CHAPTER SUMMARY FROM CURRENT DIAGNOSIS & TREATMENT
For a clinical review of the topic in Current Diagnosis & Treatment, 3e please go to Chapter 6: Hearing Loss & Dizziness.
Cranial nerve 8 (CN 8) contains two components: auditory (cochlear) and vestibular. Both begin in the inner ear and travel to the brainstem: the auditory component projects to the cochlear nuclei (at the pontomedullary junction) and the vestibular component projects to the vestibular nuclei (in the medulla).
Auditory information travels from the inner ear through the auditory (cochlear) portion of CN 8 to arrive at the cochlear nuclei at the pontomedullary junction (Fig. 12–1). The cochlear nuclei project to the inferior colliculi of the lower midbrain via the lateral lemniscus, and also project to the superior olives. Each inferior colliculus projects to the ipsilateral medial geniculate nucleus (MGN) of the thalamus, and each MGN projects to the ipsilateral auditory cortex in the superior temporal gyrus (Heschel’s gyrus).
The auditory pathway. See text for explanation. Reproduced with permission from Martin J: Neuroanatomy Text and Atlas, 4th ed. New York, NY: McGraw Hill; 2012.
Auditory information crosses to become bilateral early in its connections within the brainstem, so unilateral hearing loss can only occur due to pathology of the inner ear or CN 8 (or rarely the entry zone of CN 8 or cochlear nuclei at the pontomedullary junction). Central lesions (in the brainstem or temporal lobe) only rarely cause deafness, and must be extensive and bilateral to do so. Therefore, central etiologies of deafness are usually associated with other signs due to involvement of neighboring structures. Left temporal lobe lesions can lead to deficits in word processing (pure word deafness) and right temporal lobe lesions can cause deficits in music processing (amusia).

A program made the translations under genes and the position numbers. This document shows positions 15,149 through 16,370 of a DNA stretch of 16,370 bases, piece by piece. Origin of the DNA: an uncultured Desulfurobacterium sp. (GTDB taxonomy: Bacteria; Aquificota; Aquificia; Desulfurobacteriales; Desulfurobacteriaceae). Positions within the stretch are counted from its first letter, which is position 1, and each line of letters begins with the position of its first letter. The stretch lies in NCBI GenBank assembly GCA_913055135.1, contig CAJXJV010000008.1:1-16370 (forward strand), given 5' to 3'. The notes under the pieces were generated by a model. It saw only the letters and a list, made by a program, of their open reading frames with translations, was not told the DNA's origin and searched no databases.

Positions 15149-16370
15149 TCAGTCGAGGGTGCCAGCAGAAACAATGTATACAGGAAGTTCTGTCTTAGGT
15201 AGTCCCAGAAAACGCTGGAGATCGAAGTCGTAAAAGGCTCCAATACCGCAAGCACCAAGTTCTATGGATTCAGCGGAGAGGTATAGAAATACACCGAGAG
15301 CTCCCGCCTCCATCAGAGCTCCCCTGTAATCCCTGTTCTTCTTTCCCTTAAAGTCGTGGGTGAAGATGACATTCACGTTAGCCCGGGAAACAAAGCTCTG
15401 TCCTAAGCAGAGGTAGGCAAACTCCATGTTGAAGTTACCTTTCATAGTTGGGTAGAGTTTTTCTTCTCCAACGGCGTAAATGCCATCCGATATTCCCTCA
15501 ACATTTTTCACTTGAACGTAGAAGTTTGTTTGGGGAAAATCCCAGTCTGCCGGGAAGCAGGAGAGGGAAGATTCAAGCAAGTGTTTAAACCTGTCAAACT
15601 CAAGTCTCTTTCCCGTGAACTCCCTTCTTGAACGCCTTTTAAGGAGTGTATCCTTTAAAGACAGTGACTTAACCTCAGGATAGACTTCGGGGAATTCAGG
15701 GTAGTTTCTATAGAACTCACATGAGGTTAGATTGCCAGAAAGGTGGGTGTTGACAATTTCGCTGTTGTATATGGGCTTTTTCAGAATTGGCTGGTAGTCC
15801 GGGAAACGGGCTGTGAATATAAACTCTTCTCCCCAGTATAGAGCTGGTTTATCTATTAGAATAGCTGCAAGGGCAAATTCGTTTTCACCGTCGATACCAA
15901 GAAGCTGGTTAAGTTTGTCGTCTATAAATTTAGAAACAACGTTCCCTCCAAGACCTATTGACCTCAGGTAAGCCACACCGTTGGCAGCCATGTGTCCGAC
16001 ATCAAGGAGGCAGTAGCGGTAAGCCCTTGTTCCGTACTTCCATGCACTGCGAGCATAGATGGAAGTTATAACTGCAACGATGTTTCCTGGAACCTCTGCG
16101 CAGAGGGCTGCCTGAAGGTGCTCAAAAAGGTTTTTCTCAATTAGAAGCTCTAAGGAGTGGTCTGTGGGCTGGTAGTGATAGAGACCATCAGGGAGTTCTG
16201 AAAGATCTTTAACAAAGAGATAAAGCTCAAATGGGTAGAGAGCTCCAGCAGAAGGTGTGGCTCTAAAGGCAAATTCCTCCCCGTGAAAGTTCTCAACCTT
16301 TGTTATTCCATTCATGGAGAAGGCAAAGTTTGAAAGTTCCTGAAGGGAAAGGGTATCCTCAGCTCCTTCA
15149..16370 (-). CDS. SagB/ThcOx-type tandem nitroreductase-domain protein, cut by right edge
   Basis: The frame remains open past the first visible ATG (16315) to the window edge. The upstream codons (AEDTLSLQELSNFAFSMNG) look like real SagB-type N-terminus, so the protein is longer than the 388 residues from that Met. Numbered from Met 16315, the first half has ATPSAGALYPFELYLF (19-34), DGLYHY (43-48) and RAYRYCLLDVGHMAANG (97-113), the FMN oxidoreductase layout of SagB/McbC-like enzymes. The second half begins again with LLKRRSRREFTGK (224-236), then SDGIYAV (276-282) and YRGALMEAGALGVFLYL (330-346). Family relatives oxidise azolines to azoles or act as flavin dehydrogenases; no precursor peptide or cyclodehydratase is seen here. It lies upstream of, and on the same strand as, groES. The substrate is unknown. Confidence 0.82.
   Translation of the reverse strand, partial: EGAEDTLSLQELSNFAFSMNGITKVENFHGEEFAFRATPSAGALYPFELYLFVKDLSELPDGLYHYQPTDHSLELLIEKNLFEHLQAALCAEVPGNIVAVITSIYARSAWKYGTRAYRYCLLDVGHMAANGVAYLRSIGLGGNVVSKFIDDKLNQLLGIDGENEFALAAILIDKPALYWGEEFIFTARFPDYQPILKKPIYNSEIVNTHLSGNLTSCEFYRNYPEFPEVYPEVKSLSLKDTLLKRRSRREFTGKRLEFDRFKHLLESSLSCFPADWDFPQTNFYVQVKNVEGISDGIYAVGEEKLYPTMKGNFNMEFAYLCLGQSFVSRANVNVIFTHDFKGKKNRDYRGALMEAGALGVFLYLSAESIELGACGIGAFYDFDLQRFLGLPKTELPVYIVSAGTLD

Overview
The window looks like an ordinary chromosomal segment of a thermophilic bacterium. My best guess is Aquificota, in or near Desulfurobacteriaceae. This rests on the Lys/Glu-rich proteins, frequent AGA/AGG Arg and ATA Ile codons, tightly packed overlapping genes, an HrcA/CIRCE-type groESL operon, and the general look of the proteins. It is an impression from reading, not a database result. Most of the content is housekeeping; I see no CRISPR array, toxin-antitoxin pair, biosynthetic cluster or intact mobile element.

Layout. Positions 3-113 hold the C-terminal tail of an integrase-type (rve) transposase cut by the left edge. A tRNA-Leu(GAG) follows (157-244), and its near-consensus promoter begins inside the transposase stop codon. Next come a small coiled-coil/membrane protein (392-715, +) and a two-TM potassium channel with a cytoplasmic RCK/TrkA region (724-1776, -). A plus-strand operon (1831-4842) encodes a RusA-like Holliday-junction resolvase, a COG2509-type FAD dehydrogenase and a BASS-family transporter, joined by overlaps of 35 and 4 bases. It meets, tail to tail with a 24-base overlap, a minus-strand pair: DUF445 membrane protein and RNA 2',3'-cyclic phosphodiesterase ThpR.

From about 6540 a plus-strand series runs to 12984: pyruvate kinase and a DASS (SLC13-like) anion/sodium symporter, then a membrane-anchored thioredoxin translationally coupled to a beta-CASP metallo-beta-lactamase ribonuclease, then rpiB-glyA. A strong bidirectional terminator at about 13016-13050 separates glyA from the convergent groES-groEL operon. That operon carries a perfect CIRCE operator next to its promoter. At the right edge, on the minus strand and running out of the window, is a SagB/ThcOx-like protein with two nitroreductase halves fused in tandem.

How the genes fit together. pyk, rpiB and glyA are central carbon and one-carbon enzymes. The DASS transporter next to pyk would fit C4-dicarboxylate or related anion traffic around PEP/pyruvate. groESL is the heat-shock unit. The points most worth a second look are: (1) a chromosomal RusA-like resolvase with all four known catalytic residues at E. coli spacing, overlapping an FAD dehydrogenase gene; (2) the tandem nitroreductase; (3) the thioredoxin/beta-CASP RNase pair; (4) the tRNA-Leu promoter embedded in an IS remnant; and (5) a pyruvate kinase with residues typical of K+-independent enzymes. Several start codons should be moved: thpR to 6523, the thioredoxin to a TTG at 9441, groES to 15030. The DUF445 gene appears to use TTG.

Hearing loss due to a peripheral lesion is called conductive hearing loss if it is caused by problems in the outer or middle ear, and called sensorineural hearing loss if it is due to problems in the cochlea or auditory component of CN 8. Both conductive and sensorineural etiologies of hearing loss may be acquired or may have a congenital/genetic basis. Acquired causes of hearing loss are listed below.
Acquired causes of conductive hearing loss include:
Acquired causes of sensorineural hearing loss include:
Internal auditory artery infarct (the internal auditory artery [also called the labyrinthine artery] is usually a branch of the anterior inferior cerebellar artery [AICA])
Sudden sensorineural hearing loss (often idiopathic; may respond to steroids)
Ménière’s disease (see ...